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Aerial yoga gives fitness and profits a lift

When you first see the brightly colored scarves hanging in U shapes from the ceiling, you ask yourself, "Why can't I just do a few vinyasas on the floor, stand in a tree pose for a minute and call it a day?"

And then you find yourself hanging upside down, wrapped around one of these loopy "hammocks," with the soles of your feet pressed together and your hands in prayer at your heart, and you say, "More please!"

This is aerial yoga, one of the newest competitors in an increasingly competitive fitness space. The idea is to take yoga to the next level, literally, allowing gravity to work for you, not against you.

By taking the centuries-old practice off the floor and into the air, it works the body in a whole new way, strengthening both core and grip, which are essential to maintain as the body ages. More importantly for the companies involved, it tweaks the interest of potentially bored floor yoga followers at the studio across the street.

CNBC's Diana Olick doing aerial yoga.
CNBC
CNBC's Diana Olick doing aerial yoga.

"I think nowadays the students are getting much smarter, they're getting much more educated about fitness and wellness and all the different offerings, so it's always important as a business to constantly innovate and find different offerings that people will be interested in and that will complement whatever they're doing during their everyday activities," said Susan Park, founder and co-owner of Spark Yoga in Arlington, Virginia.

Park had been practicing and teaching yoga for over a decade, before she first saw the aerial version in a video online. She tried it and was immediately hooked.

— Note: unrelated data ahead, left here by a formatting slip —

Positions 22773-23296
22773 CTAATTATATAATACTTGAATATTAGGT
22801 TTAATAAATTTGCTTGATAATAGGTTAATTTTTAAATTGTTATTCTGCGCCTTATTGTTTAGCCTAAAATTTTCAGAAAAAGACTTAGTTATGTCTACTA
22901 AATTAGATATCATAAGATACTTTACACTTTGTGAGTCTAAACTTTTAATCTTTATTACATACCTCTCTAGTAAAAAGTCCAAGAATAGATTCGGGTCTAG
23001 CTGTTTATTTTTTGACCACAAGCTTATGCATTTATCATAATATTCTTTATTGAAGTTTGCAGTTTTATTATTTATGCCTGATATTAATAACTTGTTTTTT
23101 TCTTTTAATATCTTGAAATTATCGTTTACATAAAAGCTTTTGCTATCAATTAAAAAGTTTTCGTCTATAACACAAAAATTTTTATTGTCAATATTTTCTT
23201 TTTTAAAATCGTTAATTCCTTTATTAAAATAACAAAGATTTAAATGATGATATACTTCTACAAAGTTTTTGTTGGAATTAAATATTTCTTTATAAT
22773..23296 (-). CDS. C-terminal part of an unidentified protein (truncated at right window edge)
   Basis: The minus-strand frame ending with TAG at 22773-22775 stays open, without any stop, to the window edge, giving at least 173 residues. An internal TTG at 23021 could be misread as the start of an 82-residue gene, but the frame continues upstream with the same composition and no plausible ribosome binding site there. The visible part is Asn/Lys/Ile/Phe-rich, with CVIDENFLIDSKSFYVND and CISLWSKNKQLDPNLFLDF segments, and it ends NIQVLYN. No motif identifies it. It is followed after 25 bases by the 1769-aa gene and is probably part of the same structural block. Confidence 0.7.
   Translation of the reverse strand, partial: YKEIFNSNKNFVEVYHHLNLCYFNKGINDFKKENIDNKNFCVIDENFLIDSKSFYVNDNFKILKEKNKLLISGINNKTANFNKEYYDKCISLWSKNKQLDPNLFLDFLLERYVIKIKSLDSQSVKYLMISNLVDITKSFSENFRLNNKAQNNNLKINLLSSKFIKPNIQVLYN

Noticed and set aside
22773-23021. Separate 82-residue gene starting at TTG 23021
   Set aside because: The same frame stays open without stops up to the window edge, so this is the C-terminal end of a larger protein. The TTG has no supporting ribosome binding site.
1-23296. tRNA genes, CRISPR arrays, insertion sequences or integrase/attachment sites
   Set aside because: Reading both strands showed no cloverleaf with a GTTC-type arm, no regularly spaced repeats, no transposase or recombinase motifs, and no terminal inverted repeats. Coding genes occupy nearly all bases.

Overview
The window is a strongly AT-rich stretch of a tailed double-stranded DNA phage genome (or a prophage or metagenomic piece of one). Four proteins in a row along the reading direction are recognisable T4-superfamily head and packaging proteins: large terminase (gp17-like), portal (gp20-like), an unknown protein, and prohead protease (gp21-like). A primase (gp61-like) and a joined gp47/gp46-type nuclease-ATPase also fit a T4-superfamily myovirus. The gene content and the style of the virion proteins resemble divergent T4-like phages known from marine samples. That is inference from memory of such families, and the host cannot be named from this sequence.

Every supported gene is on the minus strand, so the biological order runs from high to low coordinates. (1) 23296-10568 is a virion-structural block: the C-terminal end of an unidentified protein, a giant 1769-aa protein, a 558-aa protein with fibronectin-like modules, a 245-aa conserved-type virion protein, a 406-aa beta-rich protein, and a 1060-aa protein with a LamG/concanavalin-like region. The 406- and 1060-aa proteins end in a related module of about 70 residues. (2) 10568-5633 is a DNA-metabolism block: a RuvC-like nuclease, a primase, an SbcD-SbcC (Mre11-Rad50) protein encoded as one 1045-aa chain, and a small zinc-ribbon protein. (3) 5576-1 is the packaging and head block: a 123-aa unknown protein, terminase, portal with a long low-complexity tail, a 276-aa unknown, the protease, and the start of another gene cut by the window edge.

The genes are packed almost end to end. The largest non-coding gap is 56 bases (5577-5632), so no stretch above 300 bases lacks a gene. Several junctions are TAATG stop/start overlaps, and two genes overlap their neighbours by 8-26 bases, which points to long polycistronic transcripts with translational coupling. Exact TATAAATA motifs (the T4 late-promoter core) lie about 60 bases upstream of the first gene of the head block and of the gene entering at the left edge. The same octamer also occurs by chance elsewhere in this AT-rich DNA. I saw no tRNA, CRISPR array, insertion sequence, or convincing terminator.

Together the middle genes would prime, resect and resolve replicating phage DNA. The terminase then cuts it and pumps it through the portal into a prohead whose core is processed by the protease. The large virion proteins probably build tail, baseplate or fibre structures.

"I like to say aerial yoga is the workout for people that don't like working out. It's fantastic for decompressing the spine. It's like the 1980s inversion board, where you give a little bit of space to your spine by hanging upside down," said Park.

When it came to outfitting her Arlington studio for aerial three years ago, though, that was the real workout. She had to bring in structural engineers and investigate insurance and liability coverage. That meant talking to companies that specialized in covering circuses. Regular gym insurers didn't know what to make of aerial yoga.

"It is a little bit expensive, but we think it's worth the investment because it really is a great offering that we have," said Park.


It definitely intrigued Kelsey Ohleger, who spoke with CNBC just before a recent evening class.

"I don't know what to expect really," said the novice millennial, who came with friends. "We like to do things in the evenings different from happy hour, and aerial yoga sounded fun. We said let's all get together and try it together!"

Ohleger said that with all the other fitness offerings — cycle, barre, hot yoga, Cross Fit — she likes to keep switching it up.

"To stay active and not get bored with everything," she added.


CNBC's Diana Olick doing aerial yoga.
CNBC
CNBC's Diana Olick doing aerial yoga.

A drop-in aerial class at Spark Yoga is $30, and then there are package deals. While most aerial sessions are offered in smaller "boutique" studios, big chains, like Crunch Gyms, are now offering it as well. They have to, in order to keep up with the competition.

As for what sets Park and her business apart? She said it's excellence in construction and instruction. And as a half-dozen women in bright-colored yoga pants swing from her ceiling, she still aims higher. In today's fitness business, you have to.

"How far is too far? Hmm ... I think that depends on the person, but as a business owner you always want to meet that challenge and always want to provide that challenge for your students," Park said.